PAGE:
12010 NRR 26dB up to 41dB Highest NRR Safety Ear Muffs - Professional Ear Defenders for Shooting, Adjustable Headband Ear Protection, Shooting Hearing Protector Earmuffs Fits Adults to Kids

G & F

MSRP: $20.99
(You save $11.00 )

About this item

  • 34db – highest NRR ear defenders for shooting, sports events, concerts, festivals, fireworks
  • Compact – portable size for efficient storage, the must- have for ear protection
  • Adjustable - design adjustment headband of the earmuffs for a perfect fit from kid to adults
  • Solid - industrial grade premium quality assured not to break give to best hearing protection
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The Detail configuration of the our Earmuff

earmuff configuration

Total 6 Layers of sound proofing before it gets to your ear

Industrial grade – Premium quality - Engineered to last

Snug reliable fit - keeps our ear muffs on your head while you are mowing, shooting, operating machinery, doing landscape work, construction, hunting, watching fireworks, NASCAR, sports events, gun ranges, traveling and concerts.

Proprietary technology

  • permanently welds the shell to our engineered Ring - preventing sound leakage into the ear cup.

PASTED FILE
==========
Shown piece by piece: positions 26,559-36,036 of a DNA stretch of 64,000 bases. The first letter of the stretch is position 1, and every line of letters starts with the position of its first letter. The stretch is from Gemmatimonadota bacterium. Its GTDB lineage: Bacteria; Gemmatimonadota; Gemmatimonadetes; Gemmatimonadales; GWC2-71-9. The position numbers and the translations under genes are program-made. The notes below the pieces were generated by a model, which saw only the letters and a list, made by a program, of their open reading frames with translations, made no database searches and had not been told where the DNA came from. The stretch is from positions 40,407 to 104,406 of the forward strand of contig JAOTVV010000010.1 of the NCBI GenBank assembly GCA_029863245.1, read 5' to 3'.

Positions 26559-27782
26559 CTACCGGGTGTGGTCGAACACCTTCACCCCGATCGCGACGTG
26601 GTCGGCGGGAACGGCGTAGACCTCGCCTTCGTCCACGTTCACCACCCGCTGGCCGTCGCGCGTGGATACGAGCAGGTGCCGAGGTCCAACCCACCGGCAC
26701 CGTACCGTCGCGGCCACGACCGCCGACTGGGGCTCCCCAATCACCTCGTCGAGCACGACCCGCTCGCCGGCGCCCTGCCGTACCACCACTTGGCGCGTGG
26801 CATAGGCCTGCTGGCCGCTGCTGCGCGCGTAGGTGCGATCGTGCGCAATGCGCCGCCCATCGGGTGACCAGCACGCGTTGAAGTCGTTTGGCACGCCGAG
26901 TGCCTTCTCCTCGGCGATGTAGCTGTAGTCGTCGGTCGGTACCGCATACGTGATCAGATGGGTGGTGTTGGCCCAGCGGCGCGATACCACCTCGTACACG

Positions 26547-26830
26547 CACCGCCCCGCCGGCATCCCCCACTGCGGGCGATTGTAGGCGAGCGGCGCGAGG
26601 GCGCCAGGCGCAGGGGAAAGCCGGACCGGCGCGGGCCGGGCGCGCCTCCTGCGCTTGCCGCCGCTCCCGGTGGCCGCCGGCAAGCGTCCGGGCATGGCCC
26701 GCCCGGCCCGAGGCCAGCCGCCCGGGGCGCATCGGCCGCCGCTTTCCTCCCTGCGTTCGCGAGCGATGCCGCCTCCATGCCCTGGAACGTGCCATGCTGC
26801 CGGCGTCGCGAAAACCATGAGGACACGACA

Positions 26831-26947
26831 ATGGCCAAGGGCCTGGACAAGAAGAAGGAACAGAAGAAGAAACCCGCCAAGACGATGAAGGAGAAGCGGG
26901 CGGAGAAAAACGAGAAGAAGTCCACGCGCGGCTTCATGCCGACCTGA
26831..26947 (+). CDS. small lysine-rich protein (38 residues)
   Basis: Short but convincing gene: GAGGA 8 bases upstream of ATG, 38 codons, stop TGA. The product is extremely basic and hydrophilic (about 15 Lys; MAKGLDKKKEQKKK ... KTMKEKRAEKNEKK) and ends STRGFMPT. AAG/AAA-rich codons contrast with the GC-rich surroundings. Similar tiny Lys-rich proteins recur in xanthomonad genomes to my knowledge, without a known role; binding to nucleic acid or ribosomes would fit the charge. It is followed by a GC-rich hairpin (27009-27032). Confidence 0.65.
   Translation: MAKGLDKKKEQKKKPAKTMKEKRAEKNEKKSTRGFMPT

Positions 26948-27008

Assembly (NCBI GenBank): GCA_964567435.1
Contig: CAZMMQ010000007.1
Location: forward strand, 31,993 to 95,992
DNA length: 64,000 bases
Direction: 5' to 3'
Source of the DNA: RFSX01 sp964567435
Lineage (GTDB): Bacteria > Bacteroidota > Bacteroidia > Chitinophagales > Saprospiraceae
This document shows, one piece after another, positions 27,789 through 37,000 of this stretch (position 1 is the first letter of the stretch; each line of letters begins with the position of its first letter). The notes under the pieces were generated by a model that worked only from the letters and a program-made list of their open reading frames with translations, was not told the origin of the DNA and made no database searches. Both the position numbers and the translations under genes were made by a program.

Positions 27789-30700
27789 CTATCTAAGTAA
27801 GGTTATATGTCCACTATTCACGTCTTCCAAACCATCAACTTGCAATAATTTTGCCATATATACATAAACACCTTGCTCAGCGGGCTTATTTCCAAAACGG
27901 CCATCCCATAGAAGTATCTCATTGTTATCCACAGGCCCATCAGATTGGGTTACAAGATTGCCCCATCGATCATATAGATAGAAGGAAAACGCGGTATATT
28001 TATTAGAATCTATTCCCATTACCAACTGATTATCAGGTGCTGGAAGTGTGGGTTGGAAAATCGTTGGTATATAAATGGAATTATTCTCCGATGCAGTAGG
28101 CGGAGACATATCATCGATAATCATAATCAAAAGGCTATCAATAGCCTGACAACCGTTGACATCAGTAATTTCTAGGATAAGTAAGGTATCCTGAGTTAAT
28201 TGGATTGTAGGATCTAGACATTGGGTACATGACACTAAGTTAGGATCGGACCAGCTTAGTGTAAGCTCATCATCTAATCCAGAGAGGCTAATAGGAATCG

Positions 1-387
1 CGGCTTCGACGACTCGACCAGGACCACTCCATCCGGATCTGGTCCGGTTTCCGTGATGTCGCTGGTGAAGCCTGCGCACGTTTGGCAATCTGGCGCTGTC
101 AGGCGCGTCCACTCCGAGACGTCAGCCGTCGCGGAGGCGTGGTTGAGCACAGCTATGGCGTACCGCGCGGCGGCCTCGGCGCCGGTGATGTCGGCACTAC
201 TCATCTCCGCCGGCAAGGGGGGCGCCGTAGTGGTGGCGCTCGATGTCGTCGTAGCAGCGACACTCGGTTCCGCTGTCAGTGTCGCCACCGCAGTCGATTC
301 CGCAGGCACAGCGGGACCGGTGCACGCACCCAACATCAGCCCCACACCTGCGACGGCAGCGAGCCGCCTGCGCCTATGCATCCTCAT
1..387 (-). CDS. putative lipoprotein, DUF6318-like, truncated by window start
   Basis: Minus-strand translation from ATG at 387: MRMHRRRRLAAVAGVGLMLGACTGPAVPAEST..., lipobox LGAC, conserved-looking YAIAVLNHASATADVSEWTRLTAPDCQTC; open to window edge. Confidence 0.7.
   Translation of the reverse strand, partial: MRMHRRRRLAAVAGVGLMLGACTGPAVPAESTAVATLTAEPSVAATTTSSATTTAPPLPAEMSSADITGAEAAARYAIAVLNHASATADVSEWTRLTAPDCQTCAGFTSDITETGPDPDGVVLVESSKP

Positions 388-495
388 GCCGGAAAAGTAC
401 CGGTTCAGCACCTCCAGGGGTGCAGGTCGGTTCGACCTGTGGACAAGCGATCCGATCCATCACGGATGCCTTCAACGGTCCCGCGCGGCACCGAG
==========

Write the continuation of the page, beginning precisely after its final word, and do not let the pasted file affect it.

• Shell - Engineered to reflect sound off the ear cup (about ¼ inch thick).
  • 6 layers of our proprietary noise-dampening foam that work together to absorb different bands of sound frequencies.
  • Comfort
  • Our padded headband provides long-wear comfort.
  • The adjustable headband has an additional 1 ¼ inch of vertical adjustment to fit large and small heads.
  • Each cup tilts and swivels for a custom fit.
  • “Super Soft” foam cushions add comfort and a better seal around your ears.

Application: shooting, airport, construction, sleeping, sporting events, racing, large crowds, machinery, woodworking, ear protection


TEST RESULT: NRR 26dB up to 125dB

  • Lab Code 100427-0
  • Attenuation measurements have been performed according to the American National Standards Institute (ANSI) Specifications, using the experimenter-fit protocol, on the G&F Products Model 12010/BL, 12010/BU earmuff (test ID Q3991A). The specified threshold measurement data were obtained using ten normally-hearing listeners, six male, and four female. These listeners were selected from a standby group of about 35 volunteers who regularly serve as listeners for measurements of this kind.
  • The measurements were made in a room designed for this purpose. All acoustic characteristics of the room meet the requirements outlined in ANSI. The ambient noise levels in this room are below the limits specified in ANSI, and open ear thresholds are used on a continuing basis to monitor the background noise levels. An automatic recording attenuator was used to record both open and occluded ear thresholds.
  • Each of the ten subjects was tested three times at each of nine test frequencies. The attached Tables show grand mean attenuation values in decibels (dB) for each test signal along with group attenuation values. Standard deviations (S.D.) for the 30 different attenuation determinations for each test signal are also given. The results presented in this report pertain to the samples tested only.